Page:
As part of our ongoing efforts to promote women’s leadership in addressing climate change, I’m pleased to announce that the State Department will be sending 12 extraordinary Pacific women to the United States for a two-week study tour in August. I am particularly delighted that all four of the nominees that I submitted have been included in the program — Kahealani Hekau of Niue, Ulamila Wragg of the Cook Islands, Anne Rasmussen of Samoa, and Charlotte Severne of New Zealand.
The program will bring together a diverse cross-section of women leaders from the Pacific region who are active in climate and environment issues. The trip will allow these leaders to network with other policy-makers and experts, learn about innovative efforts to address climate change and advance sustainable development technologies, and brainstorm about how further to engage and mobilize women and girls on such issues when they return home.
The participants will convene in Washington for policy discussions and then disperse to other cities for meetings and tours in their individual fields of focus. The participants will reconvene in Honolulu to share information, discuss lessons learned, and consider potential action plans. Over the course of the trip, participants will meet with many American women active in climate change, energy, and development issues in federal, State, and local governments, the private sector, academia, think tanks, and NGOs.
I’ll write in more detail about the program when the women return, and perhaps I’ll be able to induce one or more of our travelers to talk on video about their experiences. For now, I’d like to introduce our four participants:
Charlotte Severne has deep expertise in energy and natural resource issues and is a leading proponent of clean energy technologies.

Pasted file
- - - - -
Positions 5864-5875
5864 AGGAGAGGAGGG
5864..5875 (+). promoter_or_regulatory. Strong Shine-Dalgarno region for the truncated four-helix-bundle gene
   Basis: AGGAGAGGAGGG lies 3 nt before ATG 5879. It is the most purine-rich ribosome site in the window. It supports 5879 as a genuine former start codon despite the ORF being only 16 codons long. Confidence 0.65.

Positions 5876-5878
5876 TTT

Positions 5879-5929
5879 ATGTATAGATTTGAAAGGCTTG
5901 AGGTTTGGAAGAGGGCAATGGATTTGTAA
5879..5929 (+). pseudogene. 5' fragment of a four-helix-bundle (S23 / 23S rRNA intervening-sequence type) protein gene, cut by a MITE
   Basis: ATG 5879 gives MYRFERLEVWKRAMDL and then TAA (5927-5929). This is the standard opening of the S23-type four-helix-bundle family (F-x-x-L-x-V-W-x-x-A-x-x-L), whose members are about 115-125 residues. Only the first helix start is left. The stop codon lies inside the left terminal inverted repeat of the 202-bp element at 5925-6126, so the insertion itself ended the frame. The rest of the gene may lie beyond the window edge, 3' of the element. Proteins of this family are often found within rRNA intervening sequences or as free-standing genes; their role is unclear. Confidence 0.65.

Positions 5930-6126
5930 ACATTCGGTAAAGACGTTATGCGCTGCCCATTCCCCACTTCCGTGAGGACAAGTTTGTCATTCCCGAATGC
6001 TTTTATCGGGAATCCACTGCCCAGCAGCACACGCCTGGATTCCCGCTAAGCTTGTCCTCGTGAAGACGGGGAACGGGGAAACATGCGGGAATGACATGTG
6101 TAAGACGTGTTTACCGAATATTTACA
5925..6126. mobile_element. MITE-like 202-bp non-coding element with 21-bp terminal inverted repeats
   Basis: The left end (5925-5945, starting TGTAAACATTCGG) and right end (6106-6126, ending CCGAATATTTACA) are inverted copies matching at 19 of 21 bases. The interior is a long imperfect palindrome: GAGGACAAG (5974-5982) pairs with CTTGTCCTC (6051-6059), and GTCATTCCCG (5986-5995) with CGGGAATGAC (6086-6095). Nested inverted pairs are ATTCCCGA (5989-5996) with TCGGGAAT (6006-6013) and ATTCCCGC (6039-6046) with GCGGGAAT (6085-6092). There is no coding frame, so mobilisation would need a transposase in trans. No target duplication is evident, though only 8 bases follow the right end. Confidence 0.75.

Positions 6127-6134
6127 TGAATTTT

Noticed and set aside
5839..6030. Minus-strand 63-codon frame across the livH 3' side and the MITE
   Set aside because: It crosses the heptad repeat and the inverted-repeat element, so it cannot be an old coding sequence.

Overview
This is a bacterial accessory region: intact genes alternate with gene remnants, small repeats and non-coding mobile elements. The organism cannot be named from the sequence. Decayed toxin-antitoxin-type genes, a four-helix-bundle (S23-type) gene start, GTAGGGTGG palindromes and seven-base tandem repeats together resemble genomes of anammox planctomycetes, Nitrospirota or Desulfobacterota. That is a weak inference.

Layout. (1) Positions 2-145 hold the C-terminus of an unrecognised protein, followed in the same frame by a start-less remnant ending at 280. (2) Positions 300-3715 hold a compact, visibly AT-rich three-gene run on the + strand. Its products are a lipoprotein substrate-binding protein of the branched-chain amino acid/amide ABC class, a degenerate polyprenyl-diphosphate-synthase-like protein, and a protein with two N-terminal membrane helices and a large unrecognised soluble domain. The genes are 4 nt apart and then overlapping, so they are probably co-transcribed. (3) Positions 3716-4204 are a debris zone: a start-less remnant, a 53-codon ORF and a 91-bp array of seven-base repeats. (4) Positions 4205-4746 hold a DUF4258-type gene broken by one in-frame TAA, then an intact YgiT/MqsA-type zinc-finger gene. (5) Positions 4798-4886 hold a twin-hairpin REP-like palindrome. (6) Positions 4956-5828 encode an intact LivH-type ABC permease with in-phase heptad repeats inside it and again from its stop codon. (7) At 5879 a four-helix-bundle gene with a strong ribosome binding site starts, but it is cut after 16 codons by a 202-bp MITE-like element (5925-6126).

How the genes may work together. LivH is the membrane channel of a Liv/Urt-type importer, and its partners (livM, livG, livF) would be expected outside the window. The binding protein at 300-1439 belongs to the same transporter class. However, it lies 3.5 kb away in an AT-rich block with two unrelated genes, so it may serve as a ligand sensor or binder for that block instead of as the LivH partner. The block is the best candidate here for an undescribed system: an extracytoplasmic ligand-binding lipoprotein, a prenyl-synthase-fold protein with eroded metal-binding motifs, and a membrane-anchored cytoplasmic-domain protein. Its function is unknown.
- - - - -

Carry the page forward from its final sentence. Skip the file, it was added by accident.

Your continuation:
She worked for 12 years as chief scientist for oceans research and Maori development at the National Institute of Water and Atmospheric Research (NIWA), leaving recently to open her own consulting business.
Throughout her career Charlotte has served on the boards of numerous Maori organizations including geothermal peer review panels, bioethics councils, and forest trusts.
Samoa’s top expert on climate change, Anne Rasmussen has more than a decade of experience in the Samoan government on environmental issues.
Currently, she works at the Ministry of Natural Resources and Environment (MNRE). Among other roles, she serves as project manager for climate change initiatives and as the climate negotiator for Samoa and the Alliance of Small Island States.
She has also been a negotiator for the U.N. Framework Convention on Climate Change (UNFCCC), demonstrating very impressive leadership and organizational skills in working effectively across government agencies and with international partners.
Ulamila Wragg is engaged in a variety of projects focused on advancing women’s empowerment in matters of the environment. She previously worked for almost 20 years in the mainstream media.
She negotiated for the Cook Islands at the UNFCCC and has been involved in Group of 77 activities. This year she peer-reviewed the regional Secretariat of the Pacific Community’s gender and climate change adaptation tool kit.
A co-founder of the Pacific Gender Climate Coalition in the Cook Islands, she conducts gender and climate change training for policy makers and NGOs in the Cooks.
A graduate of Victoria University of Wellington and the University of the South Pacific (in Vanuatu), Kahealani Hekau served as legal counsel for the Niue Climate Change Project before establishing her own law firm.
She has worked with advocacy groups in the Pacific region to build detailed case studies on the impact of climate change which have subsequently been used at gender and climate change workshops not only locally but internationally.
A co-founder and board member of the Pacific Gender Climate Coalition, she is active in a variety of NGO activities related to public health as well as the environment.
I have not seen the bios of the women who will be attending the program from other countries, but I am sure that they are as skilled, committed, and interesting as our four participants. That will create an extraordinary opportunity for all involved.
Warm congratulations – and shortly, bon voyage – to Anne, Charlotte, Kahealani, and Ulamila. I very much look forward to hearing about their trip when they return.